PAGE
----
Cazadores: There was one (1) company of sharpshooters and they were the finest marksmen in the Battalion. They were supposed to be armed with the .61 caliber Baker [image] rifles, however, in most cases they were armed as were the Fusileros. The tailcoat shown above is the Model 1833, which is piped in green to indicate the wearer as being in the Cazadore Compania, They also wore "brogans" (shoes) or sandals and, for the most part, wore plain gray trousers.[image]      
Granaderos: There was one (1) company of Granaderos or Grenadiers, which consisted of the older veterans who served as the Battalion's reserve force. They were armed with .75[image]  caliber East India Pattern "Brown Bess" Rifles and their tailcoat, shown above, is also the Model 1833. They also wore "brogans" (shoes) or sandals and, by regulation, medium blue trousers with a red stripe[image]
Zapadores: These were General Santa Anna's elite Sappers, that were held in reserve and then finally ordered into the assault to "bolster" the reluctant troops during the final [image] assault on the North Wall. Only some 180 of these troops were at the siege and no doubt "encouraged" the soldadoes [image] forward with a little "prodding" at the point of a bayonet. Recent information indicates that some of the Zapadores wore [image] "barracks" caps, and white leather aprons, in lieu of the standard attire, and carried axes in order to chop through the adobe[image]  walls, at the northwest corner of Alamo, and in order to gain entry. Back of Tunic: Rear view of the tail-coat and barracks cap, the latter which was commonly worn by Zapadores (elite Mexican Sappers) during trenching operations and the final Alamo assault.  [image]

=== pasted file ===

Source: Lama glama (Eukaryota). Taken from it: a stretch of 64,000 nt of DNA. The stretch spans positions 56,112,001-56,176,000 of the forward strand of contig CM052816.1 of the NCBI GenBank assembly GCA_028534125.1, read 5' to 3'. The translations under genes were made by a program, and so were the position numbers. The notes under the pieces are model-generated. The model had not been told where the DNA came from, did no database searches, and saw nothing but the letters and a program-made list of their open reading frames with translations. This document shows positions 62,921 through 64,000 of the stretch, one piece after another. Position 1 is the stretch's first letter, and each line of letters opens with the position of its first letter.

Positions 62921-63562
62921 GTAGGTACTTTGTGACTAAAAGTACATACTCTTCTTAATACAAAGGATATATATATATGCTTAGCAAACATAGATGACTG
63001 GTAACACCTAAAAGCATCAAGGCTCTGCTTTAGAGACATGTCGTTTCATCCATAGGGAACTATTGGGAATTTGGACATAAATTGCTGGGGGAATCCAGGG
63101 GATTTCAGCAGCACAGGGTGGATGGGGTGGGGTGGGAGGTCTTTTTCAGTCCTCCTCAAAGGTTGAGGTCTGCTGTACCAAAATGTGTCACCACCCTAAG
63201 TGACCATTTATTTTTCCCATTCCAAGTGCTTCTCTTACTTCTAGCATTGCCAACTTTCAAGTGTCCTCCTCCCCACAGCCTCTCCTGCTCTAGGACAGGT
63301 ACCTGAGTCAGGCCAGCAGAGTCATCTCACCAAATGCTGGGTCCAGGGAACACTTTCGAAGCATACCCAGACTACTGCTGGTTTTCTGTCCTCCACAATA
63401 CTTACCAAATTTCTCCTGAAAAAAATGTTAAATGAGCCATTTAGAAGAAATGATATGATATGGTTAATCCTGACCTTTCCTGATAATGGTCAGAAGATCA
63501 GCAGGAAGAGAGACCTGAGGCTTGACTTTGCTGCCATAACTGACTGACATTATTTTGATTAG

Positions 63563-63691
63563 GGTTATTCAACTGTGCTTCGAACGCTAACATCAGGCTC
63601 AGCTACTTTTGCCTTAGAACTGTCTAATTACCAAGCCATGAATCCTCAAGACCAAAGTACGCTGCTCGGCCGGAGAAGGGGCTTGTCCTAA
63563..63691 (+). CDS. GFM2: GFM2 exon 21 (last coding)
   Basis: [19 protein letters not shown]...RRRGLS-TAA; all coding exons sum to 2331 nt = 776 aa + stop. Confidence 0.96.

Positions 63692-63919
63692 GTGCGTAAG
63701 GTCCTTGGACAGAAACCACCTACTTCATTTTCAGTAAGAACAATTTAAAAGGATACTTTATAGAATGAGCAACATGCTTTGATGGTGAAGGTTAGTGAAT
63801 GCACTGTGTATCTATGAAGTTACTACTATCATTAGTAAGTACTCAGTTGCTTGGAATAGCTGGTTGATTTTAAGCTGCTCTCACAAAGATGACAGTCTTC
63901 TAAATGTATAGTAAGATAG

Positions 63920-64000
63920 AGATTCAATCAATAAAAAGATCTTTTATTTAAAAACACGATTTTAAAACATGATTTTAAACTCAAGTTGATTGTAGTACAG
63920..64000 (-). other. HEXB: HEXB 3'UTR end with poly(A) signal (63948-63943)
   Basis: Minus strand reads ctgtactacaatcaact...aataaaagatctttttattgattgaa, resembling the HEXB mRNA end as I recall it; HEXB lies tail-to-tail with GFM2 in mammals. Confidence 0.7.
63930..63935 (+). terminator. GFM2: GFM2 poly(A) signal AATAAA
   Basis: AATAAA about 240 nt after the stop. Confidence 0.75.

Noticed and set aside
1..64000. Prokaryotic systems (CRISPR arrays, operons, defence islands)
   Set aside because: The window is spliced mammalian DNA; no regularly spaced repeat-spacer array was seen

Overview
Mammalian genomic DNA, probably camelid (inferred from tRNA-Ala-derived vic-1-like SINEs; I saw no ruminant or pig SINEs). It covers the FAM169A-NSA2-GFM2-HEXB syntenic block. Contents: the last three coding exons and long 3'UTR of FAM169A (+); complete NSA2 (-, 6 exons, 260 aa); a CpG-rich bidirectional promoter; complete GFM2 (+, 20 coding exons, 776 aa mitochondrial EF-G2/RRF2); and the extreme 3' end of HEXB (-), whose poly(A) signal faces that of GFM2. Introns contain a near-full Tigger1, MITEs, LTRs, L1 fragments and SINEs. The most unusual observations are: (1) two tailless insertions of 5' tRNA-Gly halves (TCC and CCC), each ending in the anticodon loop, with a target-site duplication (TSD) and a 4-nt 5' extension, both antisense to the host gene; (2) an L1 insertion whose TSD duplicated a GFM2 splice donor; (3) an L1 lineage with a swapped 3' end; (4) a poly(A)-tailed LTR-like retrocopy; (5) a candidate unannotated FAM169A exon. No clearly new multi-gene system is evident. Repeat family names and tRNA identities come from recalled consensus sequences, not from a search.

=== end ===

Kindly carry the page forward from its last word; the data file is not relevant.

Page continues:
Many of the companies, that assaulted the Alamo, wore summer weight white linen or cotton "fatigue" trousers, in lieu of those mentioned above, despite the bitterly freezing cold weather that plagued the Mexican Army on their over 300 mile forced march to San Antonio de Bexar. Additionally, during the early morning assault on the final day that commenced at 0500 hours (5 AM) in the morning, many of the troops wore sandals and all were ordered to discard their packs, blankets and overcoats.   [image]